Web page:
The Samsung Galaxy Gear Reviewed

Smart watches have always been around for years (if not decades) but it is only in recent years that they are making some headway to becoming mainstream. Unlike mobile phones that virtually became mainstream overnight the moment they became more affordable, probably due to their practicality, the same can’t be said for smart watches.



Lets admit it, there is still something geeky and nerdy (not in a good way) about wearing a smart watch. There is something awkward and strange about taping, speaking and staring at your watch for prolonged periods of time, and having a fairly large flickering display screen on your wrist may not make the best fashion accessory under many circumstances. Lets home that all this is set to change soon.

2013 has been quite a good year for smart watches seeing many major players rolling out their very own version. Due to the epic success of Samsung Galaxy smartphones, many had high expectations for the company’s very first smart watch that comes in the form of the Samsung Galaxy Gear. Lets take a closer look at this highly anticipated smart watch.


We are glad to report that Samsung has put in great effort in minimizing the geeky, sci-fi vibe found on many smart watches. Sporting an 1.6-inc AMOLED touch screen, the Galaxy Gear as a whole sports a very subtle and minimalist design with its low-gloss stainless steel frame and rubberized strap. At a glance, it may just pass as a regular watch. The buckle area of the strap houses the microphones, which is an excellent location for making calls and giving voice commands. The location of the microphone allows you to discreetly give voice commands or make calls by just lifting your hand towards your face.

On the top strap of the watch, you will find a 1.9MP camera that can record 720p videos. While the camera lens is not exactly discreet, we can tell that great thought has been put into the location of the lens. Having a camera in that location allows you to quickly take snap shots at a moment’s notice, capturing shots that you would have otherwise missed by reaching into your pocket for the phone. It can be also very handy when you need to read a bar code or translate text.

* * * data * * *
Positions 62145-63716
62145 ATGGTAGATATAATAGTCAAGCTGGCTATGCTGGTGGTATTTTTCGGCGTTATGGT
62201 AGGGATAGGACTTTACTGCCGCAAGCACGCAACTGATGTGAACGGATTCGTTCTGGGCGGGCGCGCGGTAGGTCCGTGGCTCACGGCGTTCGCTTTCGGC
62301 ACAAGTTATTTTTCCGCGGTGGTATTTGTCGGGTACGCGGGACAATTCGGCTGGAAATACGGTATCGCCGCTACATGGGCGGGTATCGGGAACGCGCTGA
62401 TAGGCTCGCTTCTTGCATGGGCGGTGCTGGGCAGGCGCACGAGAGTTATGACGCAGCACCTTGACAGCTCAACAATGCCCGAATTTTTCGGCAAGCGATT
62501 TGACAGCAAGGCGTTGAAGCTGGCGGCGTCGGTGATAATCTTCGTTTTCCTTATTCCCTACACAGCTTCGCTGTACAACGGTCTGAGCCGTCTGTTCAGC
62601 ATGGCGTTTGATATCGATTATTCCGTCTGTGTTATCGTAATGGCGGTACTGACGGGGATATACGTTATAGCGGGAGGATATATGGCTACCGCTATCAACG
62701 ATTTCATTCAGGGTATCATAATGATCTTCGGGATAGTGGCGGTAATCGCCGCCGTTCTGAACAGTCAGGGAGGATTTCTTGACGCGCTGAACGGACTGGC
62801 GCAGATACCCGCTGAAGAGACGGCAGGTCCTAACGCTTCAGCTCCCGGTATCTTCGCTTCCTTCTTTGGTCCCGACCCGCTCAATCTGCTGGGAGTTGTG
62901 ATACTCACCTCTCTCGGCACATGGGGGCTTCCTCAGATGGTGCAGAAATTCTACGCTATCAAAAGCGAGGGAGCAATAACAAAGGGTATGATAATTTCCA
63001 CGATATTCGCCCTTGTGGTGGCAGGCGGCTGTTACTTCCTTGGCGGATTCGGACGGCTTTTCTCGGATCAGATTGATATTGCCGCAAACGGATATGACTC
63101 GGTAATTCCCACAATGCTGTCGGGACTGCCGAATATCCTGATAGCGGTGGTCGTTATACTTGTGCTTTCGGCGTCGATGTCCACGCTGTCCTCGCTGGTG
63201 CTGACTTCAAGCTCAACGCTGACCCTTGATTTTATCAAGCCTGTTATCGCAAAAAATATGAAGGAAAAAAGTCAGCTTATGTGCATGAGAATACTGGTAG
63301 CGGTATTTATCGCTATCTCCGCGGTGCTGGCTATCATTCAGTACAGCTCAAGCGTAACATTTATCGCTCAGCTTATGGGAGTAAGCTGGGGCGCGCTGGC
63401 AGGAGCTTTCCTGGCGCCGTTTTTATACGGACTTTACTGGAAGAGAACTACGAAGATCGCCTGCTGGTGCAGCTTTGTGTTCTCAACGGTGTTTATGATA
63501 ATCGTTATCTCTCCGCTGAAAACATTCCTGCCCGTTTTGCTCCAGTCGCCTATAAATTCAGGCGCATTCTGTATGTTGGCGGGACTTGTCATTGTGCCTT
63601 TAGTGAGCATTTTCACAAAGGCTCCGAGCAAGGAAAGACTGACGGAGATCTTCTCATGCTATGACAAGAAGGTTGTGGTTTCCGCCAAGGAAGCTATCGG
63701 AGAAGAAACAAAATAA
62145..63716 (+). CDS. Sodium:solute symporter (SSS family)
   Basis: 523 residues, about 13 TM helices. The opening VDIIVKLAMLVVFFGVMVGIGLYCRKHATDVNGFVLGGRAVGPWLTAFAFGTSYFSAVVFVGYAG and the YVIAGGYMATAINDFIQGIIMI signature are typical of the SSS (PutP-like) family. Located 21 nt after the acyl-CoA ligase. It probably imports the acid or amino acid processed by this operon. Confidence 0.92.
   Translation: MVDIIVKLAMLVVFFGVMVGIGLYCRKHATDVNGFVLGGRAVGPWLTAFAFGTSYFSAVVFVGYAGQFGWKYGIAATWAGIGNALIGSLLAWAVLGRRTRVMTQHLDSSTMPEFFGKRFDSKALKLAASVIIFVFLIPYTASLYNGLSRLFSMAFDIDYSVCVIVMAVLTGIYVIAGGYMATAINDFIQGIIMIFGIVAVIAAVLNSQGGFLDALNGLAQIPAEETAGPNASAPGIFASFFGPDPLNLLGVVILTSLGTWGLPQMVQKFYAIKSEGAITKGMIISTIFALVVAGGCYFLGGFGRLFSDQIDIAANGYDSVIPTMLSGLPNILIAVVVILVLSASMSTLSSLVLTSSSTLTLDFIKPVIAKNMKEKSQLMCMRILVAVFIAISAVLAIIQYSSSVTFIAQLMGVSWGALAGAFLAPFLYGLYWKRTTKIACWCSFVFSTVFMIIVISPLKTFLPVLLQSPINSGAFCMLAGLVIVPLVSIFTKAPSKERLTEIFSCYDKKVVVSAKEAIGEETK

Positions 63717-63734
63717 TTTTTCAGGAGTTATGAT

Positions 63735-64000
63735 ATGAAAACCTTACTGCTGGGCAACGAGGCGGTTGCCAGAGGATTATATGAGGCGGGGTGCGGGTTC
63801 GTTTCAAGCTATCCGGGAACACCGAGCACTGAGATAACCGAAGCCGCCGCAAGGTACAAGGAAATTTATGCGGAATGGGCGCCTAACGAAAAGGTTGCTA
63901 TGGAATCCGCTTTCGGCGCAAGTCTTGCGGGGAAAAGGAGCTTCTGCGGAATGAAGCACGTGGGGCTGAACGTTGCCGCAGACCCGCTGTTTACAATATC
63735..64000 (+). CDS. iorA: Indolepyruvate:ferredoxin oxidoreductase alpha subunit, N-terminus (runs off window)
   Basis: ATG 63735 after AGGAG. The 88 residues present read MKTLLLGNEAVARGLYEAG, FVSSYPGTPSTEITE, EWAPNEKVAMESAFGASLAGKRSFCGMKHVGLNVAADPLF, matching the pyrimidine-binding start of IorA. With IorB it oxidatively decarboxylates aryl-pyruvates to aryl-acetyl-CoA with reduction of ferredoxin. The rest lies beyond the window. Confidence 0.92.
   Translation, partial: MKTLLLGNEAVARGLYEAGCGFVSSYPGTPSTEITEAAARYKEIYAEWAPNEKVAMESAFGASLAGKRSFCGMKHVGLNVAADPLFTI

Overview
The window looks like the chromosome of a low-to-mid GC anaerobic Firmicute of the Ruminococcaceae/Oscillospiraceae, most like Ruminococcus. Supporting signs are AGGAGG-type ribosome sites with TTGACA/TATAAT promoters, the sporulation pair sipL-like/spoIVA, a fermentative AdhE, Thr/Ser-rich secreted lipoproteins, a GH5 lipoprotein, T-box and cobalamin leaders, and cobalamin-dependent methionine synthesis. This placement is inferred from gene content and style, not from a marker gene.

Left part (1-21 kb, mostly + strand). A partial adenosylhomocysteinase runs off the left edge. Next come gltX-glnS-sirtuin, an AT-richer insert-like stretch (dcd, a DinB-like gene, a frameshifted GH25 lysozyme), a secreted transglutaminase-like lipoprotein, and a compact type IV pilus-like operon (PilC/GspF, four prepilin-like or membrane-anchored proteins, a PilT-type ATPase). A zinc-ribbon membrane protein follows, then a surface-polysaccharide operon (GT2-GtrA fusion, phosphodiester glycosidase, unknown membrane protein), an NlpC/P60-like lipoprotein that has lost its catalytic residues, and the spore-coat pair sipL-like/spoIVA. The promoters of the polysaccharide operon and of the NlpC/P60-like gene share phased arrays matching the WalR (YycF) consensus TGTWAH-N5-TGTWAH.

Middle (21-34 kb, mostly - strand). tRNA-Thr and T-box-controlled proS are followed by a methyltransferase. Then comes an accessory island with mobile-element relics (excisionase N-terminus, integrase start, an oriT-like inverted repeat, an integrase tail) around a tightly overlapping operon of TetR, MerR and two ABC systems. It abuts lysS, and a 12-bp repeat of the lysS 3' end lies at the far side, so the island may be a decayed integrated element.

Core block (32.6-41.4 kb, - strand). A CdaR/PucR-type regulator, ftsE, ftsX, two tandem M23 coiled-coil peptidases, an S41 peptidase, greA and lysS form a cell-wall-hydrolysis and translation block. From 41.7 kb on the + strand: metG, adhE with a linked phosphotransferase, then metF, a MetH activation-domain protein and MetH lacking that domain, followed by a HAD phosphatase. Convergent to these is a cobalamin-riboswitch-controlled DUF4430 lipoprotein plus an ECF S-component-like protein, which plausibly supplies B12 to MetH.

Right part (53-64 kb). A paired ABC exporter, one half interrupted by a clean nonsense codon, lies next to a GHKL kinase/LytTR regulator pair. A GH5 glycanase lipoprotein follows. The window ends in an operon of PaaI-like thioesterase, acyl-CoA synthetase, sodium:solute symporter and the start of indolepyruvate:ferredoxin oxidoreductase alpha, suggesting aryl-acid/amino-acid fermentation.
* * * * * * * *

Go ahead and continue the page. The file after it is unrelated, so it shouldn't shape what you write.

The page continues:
Think of the Samsung Galaxy Gear as a mini, no frill smartphone that fits on your wrist. It can perform many smartphone tasks such as making phone calls, taking photos and receiving notifications. It is best used when paired and synced with your smartphone. The phone is managed by a software called the Gear Manager that allows you to customize the watch’s settings.

Like many first generation devices, the Gear does come with some flaws. For instance, at the time of writing, the watch is only compatible with a handful of devices and apps. At the moment, it is only compatible with to Samsung Galaxy Note models. Nevertheless, there are plans to make it compatible with more devices in the near future.

As comprehensive as the list of features sounds, the watch is also light years away from being a smartphone substitute. For instance, in many cases, the notifications feature on the watch only prompts you that you have received an incoming message. More often than not, you would need to pull out your phone to view the full message or email.

Ideally, with their smart watch, many consumers would expect that they would be able to perform all basic tasks without the need reach their phone. The Samsung Galaxy Gear is still work in progress with regards to this aspect. In some hands on tests, it is reported that the Gear on average last up to 36 hours on one charge, which is ho-hum when compared to other smart watches in its class.


As a whole, we are generally quite pleased with Samsung’s effort to product a mainstream smart watch model. We really like the design of the watch, but there is plenty of room for improvement when it comes to its built in features and battery life. At the time of writing, the Samsung Galaxy Gear is priced at $300 per pop.

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